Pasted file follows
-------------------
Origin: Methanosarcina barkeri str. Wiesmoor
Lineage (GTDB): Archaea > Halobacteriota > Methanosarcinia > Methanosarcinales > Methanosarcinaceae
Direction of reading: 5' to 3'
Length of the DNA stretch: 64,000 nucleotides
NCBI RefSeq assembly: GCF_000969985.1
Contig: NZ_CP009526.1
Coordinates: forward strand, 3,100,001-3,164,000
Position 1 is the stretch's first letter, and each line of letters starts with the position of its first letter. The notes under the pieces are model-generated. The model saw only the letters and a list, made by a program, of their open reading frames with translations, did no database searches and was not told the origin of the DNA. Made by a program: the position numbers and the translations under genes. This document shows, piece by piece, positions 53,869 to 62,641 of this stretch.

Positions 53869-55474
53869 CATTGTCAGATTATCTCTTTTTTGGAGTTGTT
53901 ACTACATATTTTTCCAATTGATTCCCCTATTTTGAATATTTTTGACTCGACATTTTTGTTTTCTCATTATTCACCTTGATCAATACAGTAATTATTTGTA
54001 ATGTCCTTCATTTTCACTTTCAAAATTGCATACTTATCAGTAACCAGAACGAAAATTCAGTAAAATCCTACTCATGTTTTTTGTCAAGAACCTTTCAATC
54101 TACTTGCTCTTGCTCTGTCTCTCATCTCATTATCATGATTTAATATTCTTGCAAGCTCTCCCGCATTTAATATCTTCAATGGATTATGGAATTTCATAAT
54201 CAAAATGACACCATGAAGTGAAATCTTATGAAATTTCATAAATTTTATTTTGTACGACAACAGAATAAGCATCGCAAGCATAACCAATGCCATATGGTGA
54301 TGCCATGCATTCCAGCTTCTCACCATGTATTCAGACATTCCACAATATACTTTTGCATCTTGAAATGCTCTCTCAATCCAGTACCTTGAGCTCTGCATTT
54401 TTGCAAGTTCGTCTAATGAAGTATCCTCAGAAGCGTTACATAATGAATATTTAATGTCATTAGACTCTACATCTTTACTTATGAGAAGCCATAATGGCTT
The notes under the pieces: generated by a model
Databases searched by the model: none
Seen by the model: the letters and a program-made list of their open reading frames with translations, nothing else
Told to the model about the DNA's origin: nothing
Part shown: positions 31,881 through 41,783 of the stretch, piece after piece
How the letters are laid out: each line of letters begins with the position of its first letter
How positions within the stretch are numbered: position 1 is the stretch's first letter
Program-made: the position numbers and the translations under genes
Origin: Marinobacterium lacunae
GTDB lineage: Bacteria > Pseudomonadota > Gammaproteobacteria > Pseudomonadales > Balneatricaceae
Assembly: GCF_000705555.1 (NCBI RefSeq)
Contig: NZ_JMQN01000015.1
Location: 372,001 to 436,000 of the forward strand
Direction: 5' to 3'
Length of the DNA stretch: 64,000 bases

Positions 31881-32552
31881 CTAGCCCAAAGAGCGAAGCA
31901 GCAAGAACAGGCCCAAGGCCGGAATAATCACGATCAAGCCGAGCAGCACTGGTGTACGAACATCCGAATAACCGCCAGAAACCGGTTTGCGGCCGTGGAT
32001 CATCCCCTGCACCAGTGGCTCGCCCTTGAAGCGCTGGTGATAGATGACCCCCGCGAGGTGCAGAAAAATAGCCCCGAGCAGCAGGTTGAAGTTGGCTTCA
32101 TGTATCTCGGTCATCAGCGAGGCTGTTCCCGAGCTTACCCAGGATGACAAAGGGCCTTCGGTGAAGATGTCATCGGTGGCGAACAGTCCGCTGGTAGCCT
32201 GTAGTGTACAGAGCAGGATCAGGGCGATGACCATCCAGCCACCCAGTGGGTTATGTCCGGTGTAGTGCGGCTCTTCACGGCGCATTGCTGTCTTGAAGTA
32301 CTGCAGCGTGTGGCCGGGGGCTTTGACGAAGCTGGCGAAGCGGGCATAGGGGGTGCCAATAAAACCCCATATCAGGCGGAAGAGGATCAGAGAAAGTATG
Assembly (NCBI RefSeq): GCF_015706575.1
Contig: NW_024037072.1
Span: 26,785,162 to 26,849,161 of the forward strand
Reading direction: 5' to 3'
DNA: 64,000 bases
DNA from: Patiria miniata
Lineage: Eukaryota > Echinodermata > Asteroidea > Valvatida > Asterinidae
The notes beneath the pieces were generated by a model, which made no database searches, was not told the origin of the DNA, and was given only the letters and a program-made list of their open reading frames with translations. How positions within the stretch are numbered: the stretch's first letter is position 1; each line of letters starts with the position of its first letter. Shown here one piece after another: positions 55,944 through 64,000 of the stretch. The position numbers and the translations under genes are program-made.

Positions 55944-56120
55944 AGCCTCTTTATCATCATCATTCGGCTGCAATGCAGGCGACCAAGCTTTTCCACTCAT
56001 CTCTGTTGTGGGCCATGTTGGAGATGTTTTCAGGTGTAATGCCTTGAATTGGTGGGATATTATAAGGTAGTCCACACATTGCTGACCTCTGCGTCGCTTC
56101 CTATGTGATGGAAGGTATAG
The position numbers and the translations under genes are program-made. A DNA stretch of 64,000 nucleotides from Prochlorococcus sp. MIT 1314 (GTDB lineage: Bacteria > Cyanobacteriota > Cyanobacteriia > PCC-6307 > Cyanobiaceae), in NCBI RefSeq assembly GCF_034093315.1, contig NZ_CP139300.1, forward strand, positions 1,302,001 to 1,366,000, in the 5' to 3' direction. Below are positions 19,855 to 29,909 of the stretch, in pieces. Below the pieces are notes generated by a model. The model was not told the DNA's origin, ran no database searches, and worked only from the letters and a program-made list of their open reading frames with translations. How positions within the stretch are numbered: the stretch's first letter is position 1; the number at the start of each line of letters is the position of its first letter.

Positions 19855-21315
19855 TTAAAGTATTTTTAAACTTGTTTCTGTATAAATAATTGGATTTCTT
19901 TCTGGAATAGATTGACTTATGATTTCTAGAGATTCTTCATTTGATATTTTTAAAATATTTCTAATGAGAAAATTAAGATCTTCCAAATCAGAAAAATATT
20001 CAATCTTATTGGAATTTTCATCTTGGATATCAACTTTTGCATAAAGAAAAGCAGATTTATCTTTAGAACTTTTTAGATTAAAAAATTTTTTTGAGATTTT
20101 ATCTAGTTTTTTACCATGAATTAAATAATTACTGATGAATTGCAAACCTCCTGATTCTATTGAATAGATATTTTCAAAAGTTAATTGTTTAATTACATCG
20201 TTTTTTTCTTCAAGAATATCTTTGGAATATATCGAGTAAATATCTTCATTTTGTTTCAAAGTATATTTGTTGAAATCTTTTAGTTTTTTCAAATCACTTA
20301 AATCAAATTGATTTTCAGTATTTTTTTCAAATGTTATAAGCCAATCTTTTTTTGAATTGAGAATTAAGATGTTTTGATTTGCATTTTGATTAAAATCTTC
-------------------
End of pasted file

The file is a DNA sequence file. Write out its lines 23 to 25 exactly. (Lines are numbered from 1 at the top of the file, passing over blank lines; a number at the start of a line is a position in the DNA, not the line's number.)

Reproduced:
How positions within the stretch are numbered: position 1 is the stretch's first letter
Program-made: the position numbers and the translations under genes
Origin: Marinobacterium lacunae